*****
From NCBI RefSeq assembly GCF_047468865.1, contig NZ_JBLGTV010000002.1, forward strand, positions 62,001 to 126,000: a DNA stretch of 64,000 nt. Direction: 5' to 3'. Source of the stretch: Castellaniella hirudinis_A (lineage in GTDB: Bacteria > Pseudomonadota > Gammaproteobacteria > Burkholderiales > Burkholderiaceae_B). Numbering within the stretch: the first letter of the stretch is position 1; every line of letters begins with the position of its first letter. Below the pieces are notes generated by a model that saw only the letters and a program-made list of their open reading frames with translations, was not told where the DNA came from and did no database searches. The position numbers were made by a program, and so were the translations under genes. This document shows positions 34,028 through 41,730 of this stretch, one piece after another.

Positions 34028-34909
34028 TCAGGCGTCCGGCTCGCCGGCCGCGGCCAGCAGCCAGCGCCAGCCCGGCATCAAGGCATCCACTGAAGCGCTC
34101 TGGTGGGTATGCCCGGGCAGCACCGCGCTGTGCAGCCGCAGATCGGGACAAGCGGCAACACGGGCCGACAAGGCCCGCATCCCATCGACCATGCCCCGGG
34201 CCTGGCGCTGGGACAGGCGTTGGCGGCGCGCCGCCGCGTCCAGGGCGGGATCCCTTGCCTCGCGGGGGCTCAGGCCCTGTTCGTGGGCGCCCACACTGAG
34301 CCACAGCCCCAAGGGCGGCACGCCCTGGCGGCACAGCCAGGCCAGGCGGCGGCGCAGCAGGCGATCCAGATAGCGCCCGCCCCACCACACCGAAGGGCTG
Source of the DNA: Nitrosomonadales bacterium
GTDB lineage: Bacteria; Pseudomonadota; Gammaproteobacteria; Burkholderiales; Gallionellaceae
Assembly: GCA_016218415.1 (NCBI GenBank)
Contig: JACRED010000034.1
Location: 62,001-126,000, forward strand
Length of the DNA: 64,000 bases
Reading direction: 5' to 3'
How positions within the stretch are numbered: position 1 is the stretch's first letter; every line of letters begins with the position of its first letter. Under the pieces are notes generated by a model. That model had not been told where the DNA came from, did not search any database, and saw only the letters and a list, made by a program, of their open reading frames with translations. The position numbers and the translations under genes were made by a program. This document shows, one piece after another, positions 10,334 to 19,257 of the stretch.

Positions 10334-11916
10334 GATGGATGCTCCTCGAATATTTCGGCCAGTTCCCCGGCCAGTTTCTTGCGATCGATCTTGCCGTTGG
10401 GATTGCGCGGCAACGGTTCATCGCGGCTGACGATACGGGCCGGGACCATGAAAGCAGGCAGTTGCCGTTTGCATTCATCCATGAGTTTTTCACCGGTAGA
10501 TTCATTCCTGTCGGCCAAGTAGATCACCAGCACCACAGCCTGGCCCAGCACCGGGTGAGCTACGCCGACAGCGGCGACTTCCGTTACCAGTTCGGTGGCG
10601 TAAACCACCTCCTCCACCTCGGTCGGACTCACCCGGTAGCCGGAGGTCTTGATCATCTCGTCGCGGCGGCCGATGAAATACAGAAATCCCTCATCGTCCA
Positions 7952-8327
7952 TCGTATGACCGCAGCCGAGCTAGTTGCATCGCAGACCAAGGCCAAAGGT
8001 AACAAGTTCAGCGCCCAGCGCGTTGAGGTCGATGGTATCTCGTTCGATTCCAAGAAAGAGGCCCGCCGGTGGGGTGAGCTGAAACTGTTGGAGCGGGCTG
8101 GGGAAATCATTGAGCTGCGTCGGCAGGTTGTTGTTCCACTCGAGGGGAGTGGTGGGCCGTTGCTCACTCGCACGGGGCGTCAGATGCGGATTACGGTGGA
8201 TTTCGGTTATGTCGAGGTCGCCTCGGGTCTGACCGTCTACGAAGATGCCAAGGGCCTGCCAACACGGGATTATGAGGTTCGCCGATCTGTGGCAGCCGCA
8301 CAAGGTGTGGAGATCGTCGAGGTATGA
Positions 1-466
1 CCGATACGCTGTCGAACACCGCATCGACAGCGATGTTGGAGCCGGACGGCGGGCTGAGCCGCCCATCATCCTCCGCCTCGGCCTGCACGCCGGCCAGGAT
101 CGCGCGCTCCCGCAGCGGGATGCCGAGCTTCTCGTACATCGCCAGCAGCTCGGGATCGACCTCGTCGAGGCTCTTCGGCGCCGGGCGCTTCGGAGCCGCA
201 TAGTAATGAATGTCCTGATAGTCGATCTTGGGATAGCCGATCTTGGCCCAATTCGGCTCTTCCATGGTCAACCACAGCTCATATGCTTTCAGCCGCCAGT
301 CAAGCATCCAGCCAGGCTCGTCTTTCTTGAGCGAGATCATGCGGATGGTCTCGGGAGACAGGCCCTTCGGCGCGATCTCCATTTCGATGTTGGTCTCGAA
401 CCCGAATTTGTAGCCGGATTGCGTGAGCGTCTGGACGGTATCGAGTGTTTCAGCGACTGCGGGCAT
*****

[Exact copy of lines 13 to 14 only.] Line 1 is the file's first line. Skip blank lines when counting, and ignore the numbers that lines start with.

Reading direction: 5' to 3'
How positions within the stretch are numbered: position 1 is the stretch's first letter; every line of letters begins with the position of its first letter. Under the pieces are notes generated by a model. That model had not been told where the DNA came from, did not search any database, and saw only the letters and a list, made by a program, of their open reading frames with translations. The position numbers and the translations under genes were made by a program. This document shows, one piece after another, positions 10,334 to 19,257 of the stretch.